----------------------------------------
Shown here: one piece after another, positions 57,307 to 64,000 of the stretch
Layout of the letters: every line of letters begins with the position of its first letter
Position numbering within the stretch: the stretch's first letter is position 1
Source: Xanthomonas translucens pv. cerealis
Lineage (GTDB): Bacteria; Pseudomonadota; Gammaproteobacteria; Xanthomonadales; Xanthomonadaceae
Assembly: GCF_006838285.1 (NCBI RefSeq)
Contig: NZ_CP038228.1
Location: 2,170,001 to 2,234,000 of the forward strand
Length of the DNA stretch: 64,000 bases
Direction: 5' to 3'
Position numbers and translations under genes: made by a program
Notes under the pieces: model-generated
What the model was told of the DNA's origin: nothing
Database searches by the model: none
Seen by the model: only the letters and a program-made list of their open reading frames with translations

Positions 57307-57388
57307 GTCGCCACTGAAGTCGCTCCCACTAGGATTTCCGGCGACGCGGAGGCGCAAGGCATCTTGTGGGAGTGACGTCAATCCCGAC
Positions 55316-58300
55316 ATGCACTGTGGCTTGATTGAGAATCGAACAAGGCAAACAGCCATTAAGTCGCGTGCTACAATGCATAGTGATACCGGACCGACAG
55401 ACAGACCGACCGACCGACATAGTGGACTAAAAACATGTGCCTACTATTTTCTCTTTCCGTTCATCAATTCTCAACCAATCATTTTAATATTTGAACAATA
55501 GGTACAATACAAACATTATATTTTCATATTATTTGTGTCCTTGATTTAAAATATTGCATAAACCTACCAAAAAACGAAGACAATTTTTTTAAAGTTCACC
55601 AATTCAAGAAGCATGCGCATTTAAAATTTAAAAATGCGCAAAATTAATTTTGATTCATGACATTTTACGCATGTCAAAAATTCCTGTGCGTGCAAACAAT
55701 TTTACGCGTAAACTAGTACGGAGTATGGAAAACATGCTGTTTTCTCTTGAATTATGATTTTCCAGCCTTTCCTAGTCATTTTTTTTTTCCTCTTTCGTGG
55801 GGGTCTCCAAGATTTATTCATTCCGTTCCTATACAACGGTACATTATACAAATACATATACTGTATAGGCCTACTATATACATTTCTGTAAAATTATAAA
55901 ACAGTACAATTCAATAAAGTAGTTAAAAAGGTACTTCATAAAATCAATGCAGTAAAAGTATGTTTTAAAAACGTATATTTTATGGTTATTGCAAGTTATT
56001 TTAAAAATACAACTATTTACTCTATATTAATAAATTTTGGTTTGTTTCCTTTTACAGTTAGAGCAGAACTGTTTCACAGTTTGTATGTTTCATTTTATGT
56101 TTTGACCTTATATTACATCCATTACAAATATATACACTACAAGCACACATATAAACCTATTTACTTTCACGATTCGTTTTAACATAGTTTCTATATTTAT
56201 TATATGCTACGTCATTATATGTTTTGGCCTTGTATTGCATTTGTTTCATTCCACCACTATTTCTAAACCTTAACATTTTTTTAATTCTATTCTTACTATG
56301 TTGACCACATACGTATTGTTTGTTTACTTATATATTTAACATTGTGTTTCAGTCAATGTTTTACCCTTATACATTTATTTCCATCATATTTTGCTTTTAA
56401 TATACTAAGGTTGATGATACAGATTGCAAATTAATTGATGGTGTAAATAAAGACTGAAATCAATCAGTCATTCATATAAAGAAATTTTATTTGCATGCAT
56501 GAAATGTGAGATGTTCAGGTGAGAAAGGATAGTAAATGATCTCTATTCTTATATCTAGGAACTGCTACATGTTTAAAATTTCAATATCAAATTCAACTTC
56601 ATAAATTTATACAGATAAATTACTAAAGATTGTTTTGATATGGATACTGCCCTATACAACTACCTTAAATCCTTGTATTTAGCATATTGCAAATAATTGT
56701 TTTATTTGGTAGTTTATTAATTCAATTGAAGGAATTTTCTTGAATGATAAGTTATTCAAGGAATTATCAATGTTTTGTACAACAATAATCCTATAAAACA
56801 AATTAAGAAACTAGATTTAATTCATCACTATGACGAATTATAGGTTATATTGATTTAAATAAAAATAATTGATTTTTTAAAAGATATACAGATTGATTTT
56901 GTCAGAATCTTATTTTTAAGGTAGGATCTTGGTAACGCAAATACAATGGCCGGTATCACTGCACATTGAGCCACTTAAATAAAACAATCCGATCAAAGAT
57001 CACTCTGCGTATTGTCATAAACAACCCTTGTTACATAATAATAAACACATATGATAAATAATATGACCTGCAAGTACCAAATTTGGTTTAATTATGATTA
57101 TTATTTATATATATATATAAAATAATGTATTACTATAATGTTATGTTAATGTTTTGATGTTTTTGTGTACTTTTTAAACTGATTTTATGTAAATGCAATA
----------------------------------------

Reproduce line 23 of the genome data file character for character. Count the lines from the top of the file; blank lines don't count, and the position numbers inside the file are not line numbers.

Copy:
55701 TTTACGCGTAAACTAGTACGGAGTATGGAAAACATGCTGTTTTCTCTTGAATTATGATTTTCCAGCCTTTCCTAGTCATTTTTTTTTTCCTCTTTCGTGG